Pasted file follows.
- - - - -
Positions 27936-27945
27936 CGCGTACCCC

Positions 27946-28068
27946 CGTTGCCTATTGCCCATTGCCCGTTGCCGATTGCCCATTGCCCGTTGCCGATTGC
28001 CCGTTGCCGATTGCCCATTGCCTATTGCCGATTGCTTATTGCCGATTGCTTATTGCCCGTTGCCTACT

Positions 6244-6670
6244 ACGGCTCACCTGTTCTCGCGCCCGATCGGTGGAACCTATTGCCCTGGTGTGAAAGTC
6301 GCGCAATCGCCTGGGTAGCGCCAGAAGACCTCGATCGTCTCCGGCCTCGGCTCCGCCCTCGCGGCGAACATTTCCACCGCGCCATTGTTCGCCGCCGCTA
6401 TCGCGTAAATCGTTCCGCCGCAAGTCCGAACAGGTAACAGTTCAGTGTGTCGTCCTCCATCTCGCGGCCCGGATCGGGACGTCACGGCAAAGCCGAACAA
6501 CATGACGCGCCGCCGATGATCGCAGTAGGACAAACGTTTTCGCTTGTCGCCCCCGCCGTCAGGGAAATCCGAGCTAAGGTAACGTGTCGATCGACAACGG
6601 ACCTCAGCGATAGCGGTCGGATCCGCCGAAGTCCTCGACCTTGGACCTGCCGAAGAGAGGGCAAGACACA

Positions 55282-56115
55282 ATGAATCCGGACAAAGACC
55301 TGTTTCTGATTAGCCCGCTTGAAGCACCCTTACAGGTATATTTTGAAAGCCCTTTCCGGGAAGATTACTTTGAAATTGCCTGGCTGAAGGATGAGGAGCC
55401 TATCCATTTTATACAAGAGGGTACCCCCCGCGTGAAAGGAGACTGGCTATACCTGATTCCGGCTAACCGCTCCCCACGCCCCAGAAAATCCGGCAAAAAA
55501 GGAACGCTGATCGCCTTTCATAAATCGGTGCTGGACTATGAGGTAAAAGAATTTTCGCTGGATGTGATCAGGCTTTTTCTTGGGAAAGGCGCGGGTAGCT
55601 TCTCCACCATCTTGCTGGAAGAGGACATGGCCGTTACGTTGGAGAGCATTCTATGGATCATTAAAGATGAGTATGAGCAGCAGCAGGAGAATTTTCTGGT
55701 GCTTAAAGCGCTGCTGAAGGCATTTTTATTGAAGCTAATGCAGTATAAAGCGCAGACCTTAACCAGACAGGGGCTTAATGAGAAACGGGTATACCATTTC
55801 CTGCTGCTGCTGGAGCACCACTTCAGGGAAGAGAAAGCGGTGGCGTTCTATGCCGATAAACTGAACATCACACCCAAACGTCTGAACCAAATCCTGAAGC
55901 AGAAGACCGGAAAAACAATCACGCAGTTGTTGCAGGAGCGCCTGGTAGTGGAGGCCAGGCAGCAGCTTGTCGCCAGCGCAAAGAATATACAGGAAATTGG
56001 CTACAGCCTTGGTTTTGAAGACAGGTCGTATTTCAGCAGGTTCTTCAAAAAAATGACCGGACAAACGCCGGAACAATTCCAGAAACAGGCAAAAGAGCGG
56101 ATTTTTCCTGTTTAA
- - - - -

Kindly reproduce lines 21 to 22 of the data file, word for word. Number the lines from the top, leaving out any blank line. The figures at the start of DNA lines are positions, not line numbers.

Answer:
56001 CTACAGCCTTGGTTTTGAAGACAGGTCGTATTTCAGCAGGTTCTTCAAAAAAATGACCGGACAAACGCCGGAACAATTCCAGAAACAGGCAAAAGAGCGG
56101 ATTTTTCCTGTTTAA